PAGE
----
But we're decentralised, and we have no absolute moral arbiter, and nor should we - on an open network it should be up to users and users alone to define and manage their own worldview and alignment.  Plus we are not fiscally obligated to keep users coming back to view more ads no matter what.  Instead, we are forced to confront the fundamental problem: building tools which empower users to curate and visualise their own content filters; letting them filter out the stuff they're not interested in or find repellant… while still helping them be aware of their own viewpoint and the shape of the world beyond it.  We haven't really started building this yet, but in the long term our feeling is that these tools will literally be vital for the survival of the human race (e.g. exposing anti-climate-change propaganda for what it is or helping users opt out of World War 3) - let alone the success of decentralisation.  A world where users blindly consume propaganda is doomed, and it's a fascinating situation that the same tools which will allow Matrix users to tune out the rooms, users and conversations they're not interested in could be directly applied to the bigger global problem.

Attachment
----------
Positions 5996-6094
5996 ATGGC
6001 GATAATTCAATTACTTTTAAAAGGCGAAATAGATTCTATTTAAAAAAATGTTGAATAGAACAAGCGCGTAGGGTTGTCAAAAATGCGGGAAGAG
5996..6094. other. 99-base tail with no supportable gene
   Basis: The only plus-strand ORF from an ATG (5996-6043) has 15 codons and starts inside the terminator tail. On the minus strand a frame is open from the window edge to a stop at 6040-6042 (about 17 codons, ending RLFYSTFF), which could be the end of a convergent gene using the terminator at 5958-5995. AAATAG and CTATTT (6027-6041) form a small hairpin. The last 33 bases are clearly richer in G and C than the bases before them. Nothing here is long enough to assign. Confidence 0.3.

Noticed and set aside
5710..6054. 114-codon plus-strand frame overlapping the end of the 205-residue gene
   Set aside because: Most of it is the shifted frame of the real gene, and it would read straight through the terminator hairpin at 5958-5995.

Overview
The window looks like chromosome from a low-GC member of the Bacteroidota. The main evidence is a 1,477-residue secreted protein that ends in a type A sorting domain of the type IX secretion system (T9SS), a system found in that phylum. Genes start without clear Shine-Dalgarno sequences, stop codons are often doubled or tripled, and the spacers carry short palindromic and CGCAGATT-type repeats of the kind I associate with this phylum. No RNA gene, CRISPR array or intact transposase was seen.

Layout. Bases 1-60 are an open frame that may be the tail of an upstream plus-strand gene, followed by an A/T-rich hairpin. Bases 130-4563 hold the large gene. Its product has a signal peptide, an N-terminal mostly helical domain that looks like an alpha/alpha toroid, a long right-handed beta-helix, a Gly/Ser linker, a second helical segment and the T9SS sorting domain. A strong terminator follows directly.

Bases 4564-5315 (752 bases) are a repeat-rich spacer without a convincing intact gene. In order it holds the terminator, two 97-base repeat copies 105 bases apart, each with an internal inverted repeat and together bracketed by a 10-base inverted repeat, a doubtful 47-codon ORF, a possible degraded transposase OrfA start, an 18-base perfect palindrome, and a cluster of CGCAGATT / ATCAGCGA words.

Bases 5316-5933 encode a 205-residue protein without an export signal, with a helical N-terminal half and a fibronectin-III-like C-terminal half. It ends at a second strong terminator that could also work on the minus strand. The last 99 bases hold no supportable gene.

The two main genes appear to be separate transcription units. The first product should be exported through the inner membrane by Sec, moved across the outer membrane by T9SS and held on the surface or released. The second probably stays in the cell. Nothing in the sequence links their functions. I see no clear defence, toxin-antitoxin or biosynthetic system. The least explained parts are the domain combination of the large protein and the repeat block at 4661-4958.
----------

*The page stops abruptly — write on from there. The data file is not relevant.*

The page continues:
So: Matrix needs you. Please become a supporter on Patreon or Liberapay, and help us save the world :)

  • Matthew, Amandine & the whole Matrix.org team.

Synapse 0.22.0 released!

06.07.2017 00:00 — Tech Thomas Lant

Hi Synapsefans,

Synapse 0.22.0 has just been released! This release lands a few interesting features:

  • The new User directory API which supports Matrix clients' providing a much more intuitive and effective user search capability by exposing a list of:
    • Everybody your user shares a room with, and
    • Everybody in a public room your homeserver knows about
  • New support for server admins, including a Shutdown Room API (to remove a room from a local server) and a Media Quarrantine API (to render a media item inaccessible without its actually being deleted)